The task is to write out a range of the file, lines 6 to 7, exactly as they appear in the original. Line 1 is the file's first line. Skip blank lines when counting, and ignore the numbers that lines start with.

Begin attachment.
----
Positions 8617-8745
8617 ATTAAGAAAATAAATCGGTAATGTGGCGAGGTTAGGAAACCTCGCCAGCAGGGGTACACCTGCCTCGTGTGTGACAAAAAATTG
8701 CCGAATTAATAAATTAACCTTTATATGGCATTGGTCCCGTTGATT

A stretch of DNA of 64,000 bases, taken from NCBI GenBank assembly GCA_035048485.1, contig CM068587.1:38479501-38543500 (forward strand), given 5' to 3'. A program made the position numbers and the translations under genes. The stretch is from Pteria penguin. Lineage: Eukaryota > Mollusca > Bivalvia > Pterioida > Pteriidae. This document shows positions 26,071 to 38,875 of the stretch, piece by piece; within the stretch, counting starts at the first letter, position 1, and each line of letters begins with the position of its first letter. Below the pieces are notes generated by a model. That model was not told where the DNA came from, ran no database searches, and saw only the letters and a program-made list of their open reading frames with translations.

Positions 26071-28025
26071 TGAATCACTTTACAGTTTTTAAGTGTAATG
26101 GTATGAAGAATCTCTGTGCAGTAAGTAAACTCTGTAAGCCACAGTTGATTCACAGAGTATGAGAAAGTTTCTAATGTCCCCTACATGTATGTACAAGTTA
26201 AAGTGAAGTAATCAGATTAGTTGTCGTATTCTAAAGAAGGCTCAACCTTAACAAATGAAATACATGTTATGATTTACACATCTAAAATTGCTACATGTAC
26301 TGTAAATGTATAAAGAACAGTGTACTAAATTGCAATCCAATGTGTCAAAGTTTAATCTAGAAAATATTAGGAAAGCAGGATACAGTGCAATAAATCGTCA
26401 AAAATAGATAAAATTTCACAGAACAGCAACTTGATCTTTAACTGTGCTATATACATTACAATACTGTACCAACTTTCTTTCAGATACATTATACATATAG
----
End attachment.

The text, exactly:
26071 TGAATCACTTTACAGTTTTTAAGTGTAATG
26101 GTATGAAGAATCTCTGTGCAGTAAGTAAACTCTGTAAGCCACAGTTGATTCACAGAGTATGAGAAAGTTTCTAATGTCCCCTACATGTATGTACAAGTTA